Archive for December, 2015
We All Have Inherent Worth, but Not All Want to See This
Let us imagine a scenario that is not as uncommon as some might think. Let us suppose that you have cultivated in your mind that all people have inherent (built-in) worth. You see all people as special, unique, and irreplaceable. For some of you, your view is that all are made in the image and likeness of God.
Now let us further suppose that a person, let us say your boss, sees none of this. He sees you as inferior to him and lets you know that. You want to leave the job, but do not have the opportunity to do so yet.
A common error these days is to think that your thoughts carry a lot power in that, if you keep thinking that all have inherent worth and if you keep treating the boss with respect, then he eventually will come around to your way of thinking. He, too, will say and believe that all people have inherent worth, including you.
Yes, this could happen. Your patient forgiving might—might—turn the boss around so that he finally sees his errors of thought and behavior. Yet, this may not happen. He may stay entrenched in his thoughts and behaviors toward you so that, no matter what you do, he sees you and treats you as his inferior.
Do you then abandon your own view of inherent worth of all? Is it a dangerous thought (that all have inherent worth, including the boss) that keeps you oppressed by that boss? Absolutely not. It is not your thoughts that keep you oppressed. It is his thoughts, his actions that are the problem.
So, then, even if you cling to the notion that all have inherent worth, is not this thought itself worthless because, well, it is getting you nowhere? The boss is not changing.
Within you, it is not your continued thoughts of inherent worth that need changing, but instead you need to unite this thought with the quest for fairness, for justice, for what is right. You sometimes have to fight for your rights. If you do so with the knowledge that the boss—yes, even the boss—has inherent worth, then perhaps your quest for justice will be done with perseverance, respect, and a positive resolution.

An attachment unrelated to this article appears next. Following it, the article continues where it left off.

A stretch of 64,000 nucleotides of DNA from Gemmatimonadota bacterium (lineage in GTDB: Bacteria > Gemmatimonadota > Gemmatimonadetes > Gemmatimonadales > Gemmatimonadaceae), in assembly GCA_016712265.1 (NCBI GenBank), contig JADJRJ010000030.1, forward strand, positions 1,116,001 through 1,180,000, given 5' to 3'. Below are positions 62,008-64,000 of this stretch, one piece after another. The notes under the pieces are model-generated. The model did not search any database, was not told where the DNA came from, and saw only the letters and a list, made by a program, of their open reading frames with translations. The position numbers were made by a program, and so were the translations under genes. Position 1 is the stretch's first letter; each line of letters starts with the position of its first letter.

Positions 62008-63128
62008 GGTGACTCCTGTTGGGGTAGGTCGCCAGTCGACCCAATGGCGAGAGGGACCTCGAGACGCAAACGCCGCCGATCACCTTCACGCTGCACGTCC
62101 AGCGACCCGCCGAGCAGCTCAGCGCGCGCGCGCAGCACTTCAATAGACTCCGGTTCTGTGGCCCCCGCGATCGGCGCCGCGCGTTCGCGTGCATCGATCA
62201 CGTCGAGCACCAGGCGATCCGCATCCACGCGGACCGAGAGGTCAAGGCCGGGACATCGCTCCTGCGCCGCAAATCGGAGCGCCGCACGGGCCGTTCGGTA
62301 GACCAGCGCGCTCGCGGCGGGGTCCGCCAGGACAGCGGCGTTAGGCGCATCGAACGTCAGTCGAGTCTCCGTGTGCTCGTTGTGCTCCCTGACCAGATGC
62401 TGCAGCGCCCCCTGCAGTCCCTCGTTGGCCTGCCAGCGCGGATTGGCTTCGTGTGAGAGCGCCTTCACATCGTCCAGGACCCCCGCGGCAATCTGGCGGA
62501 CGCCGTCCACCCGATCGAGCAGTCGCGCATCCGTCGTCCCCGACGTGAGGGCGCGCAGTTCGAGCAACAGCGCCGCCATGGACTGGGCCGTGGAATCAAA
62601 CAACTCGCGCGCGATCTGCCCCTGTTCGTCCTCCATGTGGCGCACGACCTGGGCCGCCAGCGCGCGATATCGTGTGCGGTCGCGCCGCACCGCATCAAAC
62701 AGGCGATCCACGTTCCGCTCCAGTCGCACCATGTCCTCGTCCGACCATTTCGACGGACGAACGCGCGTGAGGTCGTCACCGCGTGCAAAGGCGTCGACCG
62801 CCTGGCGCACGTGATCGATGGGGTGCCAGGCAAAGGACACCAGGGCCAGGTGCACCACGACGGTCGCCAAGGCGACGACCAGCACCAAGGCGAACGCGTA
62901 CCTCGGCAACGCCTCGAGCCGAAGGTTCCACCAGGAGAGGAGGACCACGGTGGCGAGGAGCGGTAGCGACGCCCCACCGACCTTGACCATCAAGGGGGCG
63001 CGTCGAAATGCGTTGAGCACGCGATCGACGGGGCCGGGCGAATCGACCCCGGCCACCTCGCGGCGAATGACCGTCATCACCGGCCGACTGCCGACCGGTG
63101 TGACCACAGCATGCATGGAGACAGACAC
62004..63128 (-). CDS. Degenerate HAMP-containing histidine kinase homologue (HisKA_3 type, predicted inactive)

And even if there is not a positive resolution with the boss, you can make plans to leave and do so as soon as possible. And as you leave with the thought that all have inherent worth, you can leave knowing that you, too, possess such worth. With a forgiving spirit, you will be preserving your health, as well as your self-respect.
Long live the idea that all people have inherent worth.
I am reading your book, “Forgiveness is a Choice,” and I am wondering… Does forgiveness apply in the case of a husband who is constantly mean and untrustworthy? The examples in the book seem to all be regarding a single past hurt, or an offense that occurred in the past. What about offenses that are ongoing but unrepented of and unresolved? I am Catholic, so I very much agree with forgiveness and starting over, etc. But I don’t know how to respond to unchanging behaviors that are sinful against me. Continual forgiveness?? Is it possible to not be resentful and bitter?
First, we have to realize that to forgive does not mean that you abandon the quest for justice. Forgive and from this place of diminished anger, let your husband know of your wounded heart and exactly why it is so wounded. He may reject your feelings at first, but this does not mean he will continually reject the truth.
You need to practice continual forgiveness, every day if you have the strong will for this. And pray about when it is the best time to once again ask for justice and even compassion from your husband. Was he deeply hurt as a child? If so, he may be displacing his anger onto you. Perhaps you both need to read Forgiveness Is a Choice…..together.
How long does it take before I can expect some emotional relief in the forgiveness process?
This will depend on how recently you were hurt, how deeply you were hurt, who hurt you, and your experience with the forgiveness process. Our research shows that if you can work on forgiving for about 12 weeks for serious offenses against you, then relief from excessive anger and anxiety can begin to occur. As a perspective on time, Dr. Suzanne Freedman and I did a study of incest survivors and it took about 14 months for the women to experience emotional relief. Although this may seem like a long time, please keep in mind that some of the women were struggling with anxiety and depression for years before they started to forgive.
Whenever I try to reconcile with my partner, I am reminded of the mean things that he did. It kind of sets back the reconciliation process. What do you recommend?
This is not uncommon. When the old feelings emerge as you try to reconcile, I recommend that you once again start the forgiveness process with this person and with a focus on the particular hurtful event. The more you go back to forgiving, the deeper the forgiveness tends to develop in you.
Does reconciliation require trust?
Reconciliation does require trust. If the other person has remorse (an inner sorrow for what he or she did), shows repentance (uses language to express that inner sorrow), and tries for recompense as best as he or she can under the circumstances, then trust can begin to build in you.